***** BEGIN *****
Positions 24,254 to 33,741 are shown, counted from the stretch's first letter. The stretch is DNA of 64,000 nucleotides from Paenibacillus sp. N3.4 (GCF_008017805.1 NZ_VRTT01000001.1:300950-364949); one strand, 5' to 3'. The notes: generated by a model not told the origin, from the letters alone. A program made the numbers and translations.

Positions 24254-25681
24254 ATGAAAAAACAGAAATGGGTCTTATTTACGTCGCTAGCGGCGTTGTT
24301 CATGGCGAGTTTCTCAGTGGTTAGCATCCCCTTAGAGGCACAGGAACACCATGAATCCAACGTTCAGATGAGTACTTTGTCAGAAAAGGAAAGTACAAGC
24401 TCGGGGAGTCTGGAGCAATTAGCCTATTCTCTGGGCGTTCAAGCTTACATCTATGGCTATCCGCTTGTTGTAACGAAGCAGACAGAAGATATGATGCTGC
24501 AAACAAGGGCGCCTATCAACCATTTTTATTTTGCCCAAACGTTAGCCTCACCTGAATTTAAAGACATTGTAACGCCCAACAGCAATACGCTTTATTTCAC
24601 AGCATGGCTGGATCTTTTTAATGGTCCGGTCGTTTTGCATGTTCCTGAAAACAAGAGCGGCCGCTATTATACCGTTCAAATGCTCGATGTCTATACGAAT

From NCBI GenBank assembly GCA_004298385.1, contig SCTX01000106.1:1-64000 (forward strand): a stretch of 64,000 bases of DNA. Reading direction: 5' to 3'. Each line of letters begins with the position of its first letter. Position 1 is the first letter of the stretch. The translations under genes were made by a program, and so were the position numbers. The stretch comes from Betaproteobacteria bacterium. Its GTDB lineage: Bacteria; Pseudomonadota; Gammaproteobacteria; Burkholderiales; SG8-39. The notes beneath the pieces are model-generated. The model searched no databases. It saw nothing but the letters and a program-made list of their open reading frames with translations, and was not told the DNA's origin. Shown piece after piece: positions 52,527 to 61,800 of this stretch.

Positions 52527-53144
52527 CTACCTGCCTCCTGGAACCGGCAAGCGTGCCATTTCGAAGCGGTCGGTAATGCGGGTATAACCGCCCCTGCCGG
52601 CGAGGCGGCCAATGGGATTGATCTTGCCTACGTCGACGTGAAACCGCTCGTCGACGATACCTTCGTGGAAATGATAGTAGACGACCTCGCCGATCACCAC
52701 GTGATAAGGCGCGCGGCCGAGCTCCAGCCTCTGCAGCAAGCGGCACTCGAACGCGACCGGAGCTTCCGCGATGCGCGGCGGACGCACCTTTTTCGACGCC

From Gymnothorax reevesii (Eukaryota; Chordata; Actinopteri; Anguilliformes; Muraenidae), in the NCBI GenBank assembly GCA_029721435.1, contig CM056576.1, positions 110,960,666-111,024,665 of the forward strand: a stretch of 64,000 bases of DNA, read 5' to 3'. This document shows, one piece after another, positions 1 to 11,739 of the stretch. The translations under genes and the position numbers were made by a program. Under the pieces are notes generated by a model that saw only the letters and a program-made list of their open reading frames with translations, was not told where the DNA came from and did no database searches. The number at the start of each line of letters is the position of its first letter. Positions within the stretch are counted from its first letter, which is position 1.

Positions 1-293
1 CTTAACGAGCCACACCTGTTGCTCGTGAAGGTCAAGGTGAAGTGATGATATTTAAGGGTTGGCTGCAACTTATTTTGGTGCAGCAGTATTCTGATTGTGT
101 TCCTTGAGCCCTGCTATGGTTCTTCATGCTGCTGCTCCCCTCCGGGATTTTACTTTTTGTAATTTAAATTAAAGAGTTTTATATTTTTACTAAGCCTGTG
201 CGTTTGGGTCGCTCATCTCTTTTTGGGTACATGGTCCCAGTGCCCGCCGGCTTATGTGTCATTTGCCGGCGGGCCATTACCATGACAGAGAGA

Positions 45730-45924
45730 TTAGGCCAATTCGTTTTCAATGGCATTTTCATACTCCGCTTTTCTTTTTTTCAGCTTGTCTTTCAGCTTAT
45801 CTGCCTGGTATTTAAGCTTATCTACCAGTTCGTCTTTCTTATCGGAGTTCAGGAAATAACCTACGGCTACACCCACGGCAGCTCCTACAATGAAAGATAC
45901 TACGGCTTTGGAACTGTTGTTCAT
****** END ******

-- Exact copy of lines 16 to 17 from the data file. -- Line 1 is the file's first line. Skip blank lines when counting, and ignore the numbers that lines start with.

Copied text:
101 TCCTTGAGCCCTGCTATGGTTCTTCATGCTGCTGCTCCCCTCCGGGATTTTACTTTTTGTAATTTAAATTAAAGAGTTTTATATTTTTACTAAGCCTGTG
201 CGTTTGGGTCGCTCATCTCTTTTTGGGTACATGGTCCCAGTGCCCGCCGGCTTATGTGTCATTTGCCGGCGGGCCATTACCATGACAGAGAGA